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Twitter apps now number more than a million

If anyone was ever in any doubt about the growing popularity of Twitter and its so-called ecosystem, then they only have to look at the latest blog entry posted by the social networking company on Monday.

According to the post, there are now more than a million third-party Twitter apps in existence, up from only 150,000 a year ago. The apps are the work of some 750,000 developers from around the world.

“A new app is registered every 1.5 seconds, fueling a spike in ecosystem growth in the areas of analytics, curation and publisher tools,” Twitter said in the post.

The company explains that these apps “help people understand and make the most of Twitter, whether they’re on the web, on mobile, and even watching television.” The blog post highlighted a few that have come to its attention in recent months.

Mass Relevance gets a mention. This “combed through more than 160,000 Tweets to bring the White House’s first Twitter Town Hall to life though real-time content curation and visualization.”

Another, Poptweets, “created an addictive iPhone trivia game that challenges players to match Tweets with the famous people who said them.”

Radian6 is also acknowledged, a company that “turned its brand monitoring tools into a thriving business and was recently acquired by Salesforce for $326 million.”

The post points out that in the last seven months, over $500 million has been invested in the companies making these apps, with more than a billion dollars having been forked out in acquisitions. Twitter itself recently bought TweetDeck for a sum estimated to be in the region of $45 million.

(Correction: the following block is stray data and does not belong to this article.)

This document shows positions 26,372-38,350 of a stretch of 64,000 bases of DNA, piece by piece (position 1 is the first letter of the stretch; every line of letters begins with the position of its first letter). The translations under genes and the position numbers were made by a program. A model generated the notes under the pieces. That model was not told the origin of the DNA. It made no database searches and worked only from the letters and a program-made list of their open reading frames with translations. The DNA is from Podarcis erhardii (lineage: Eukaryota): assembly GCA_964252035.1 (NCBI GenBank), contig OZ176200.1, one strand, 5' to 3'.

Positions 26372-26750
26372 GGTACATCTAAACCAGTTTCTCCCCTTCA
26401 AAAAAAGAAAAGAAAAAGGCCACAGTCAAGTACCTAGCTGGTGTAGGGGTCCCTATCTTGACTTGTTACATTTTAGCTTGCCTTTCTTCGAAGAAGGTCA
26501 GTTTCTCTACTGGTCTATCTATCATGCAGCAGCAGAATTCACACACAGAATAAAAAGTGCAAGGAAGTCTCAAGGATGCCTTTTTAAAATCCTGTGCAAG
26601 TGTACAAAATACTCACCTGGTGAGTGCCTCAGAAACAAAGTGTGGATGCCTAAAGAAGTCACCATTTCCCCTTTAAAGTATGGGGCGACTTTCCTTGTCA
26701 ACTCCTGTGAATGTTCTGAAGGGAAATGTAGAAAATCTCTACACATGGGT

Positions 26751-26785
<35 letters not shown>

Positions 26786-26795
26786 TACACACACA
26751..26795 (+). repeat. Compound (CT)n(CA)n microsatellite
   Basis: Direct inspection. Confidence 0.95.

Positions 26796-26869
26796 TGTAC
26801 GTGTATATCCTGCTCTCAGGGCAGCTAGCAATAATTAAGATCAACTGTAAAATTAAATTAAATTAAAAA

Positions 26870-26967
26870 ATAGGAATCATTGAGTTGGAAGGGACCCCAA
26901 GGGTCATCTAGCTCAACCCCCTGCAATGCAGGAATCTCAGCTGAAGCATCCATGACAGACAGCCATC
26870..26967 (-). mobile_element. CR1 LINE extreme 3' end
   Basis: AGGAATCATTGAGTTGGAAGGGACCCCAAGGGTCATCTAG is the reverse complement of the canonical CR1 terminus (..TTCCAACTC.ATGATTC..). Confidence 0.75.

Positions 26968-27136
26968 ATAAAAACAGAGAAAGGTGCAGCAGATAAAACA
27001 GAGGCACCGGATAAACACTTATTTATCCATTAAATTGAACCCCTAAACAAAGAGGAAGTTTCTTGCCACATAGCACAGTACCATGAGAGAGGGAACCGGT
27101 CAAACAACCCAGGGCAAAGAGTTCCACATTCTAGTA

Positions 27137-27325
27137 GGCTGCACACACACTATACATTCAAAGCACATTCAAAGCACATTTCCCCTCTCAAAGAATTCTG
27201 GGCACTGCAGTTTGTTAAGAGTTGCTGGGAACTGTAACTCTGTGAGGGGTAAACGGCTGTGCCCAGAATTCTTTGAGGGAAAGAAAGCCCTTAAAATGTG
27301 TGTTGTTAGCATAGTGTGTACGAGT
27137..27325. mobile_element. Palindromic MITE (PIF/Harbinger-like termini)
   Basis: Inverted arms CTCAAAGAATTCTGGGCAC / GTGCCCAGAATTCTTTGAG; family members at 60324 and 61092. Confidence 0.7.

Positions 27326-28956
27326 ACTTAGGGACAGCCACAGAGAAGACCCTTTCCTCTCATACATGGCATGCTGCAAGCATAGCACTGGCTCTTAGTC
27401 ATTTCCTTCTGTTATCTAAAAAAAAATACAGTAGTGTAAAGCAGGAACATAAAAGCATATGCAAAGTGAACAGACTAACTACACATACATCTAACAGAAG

And in a move which could have a big impact on the number of Twitter apps coming to fruition (ie. forget every 1.5 seconds – we could soon be looking at every half a second), the company also announced a Twitter Developer site, “where anyone in the ecosystem can start building with Twitter, connect directly with Twitter team members, exchange ideas with fellow developers, and find all the resources they need to create their own product or business.”

However, would-be developers should keep in mind the words of Twitter platform chief Ryan Sarver, who in March warned developers not to create any new apps “that mimic or reproduce the mainstream Twitter consumer client experience.”

With so many Twitter apps being made, the biggest challenge must surely be coming up with something attractive and original that people will actually want to use.

Editors' Recommendations

Trevor Mogg
Contributing Editor
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